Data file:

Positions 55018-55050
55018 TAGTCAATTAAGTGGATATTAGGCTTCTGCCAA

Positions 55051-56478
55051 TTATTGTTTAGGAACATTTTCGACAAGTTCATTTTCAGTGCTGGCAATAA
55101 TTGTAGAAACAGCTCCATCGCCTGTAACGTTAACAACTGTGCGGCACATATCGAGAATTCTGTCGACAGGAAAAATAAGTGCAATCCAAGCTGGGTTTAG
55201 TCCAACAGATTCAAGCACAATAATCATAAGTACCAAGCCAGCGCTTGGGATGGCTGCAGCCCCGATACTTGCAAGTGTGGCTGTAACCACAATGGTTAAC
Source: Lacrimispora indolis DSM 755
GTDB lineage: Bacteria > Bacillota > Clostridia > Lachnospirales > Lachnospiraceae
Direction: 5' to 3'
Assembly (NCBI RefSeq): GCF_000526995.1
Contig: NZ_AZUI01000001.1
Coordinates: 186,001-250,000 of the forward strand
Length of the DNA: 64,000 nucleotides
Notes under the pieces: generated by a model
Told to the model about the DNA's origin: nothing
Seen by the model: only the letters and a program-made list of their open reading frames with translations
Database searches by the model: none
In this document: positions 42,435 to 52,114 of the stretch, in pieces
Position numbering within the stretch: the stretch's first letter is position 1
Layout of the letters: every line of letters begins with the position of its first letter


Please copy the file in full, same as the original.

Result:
Positions 55018-55050
55018 TAGTCAATTAAGTGGATATTAGGCTTCTGCCAA

Positions 55051-56478
55051 TTATTGTTTAGGAACATTTTCGACAAGTTCATTTTCAGTGCTGGCAATAA
55101 TTGTAGAAACAGCTCCATCGCCTGTAACGTTAACAACTGTGCGGCACATATCGAGAATTCTGTCGACAGGAAAAATAAGTGCAATCCAAGCTGGGTTTAG
55201 TCCAACAGATTCAAGCACAATAATCATAAGTACCAAGCCAGCGCTTGGGATGGCTGCAGCCCCGATACTTGCAAGTGTGGCTGTAACCACAATGGTTAAC
Source: Lacrimispora indolis DSM 755
GTDB lineage: Bacteria > Bacillota > Clostridia > Lachnospirales > Lachnospiraceae
Direction: 5' to 3'
Assembly (NCBI RefSeq): GCF_000526995.1
Contig: NZ_AZUI01000001.1
Coordinates: 186,001-250,000 of the forward strand
Length of the DNA: 64,000 nucleotides
Notes under the pieces: generated by a model
Told to the model about the DNA's origin: nothing
Seen by the model: only the letters and a program-made list of their open reading frames with translations
Database searches by the model: none
In this document: positions 42,435 to 52,114 of the stretch, in pieces
Position numbering within the stretch: the stretch's first letter is position 1
Layout of the letters: every line of letters begins with the position of its first letter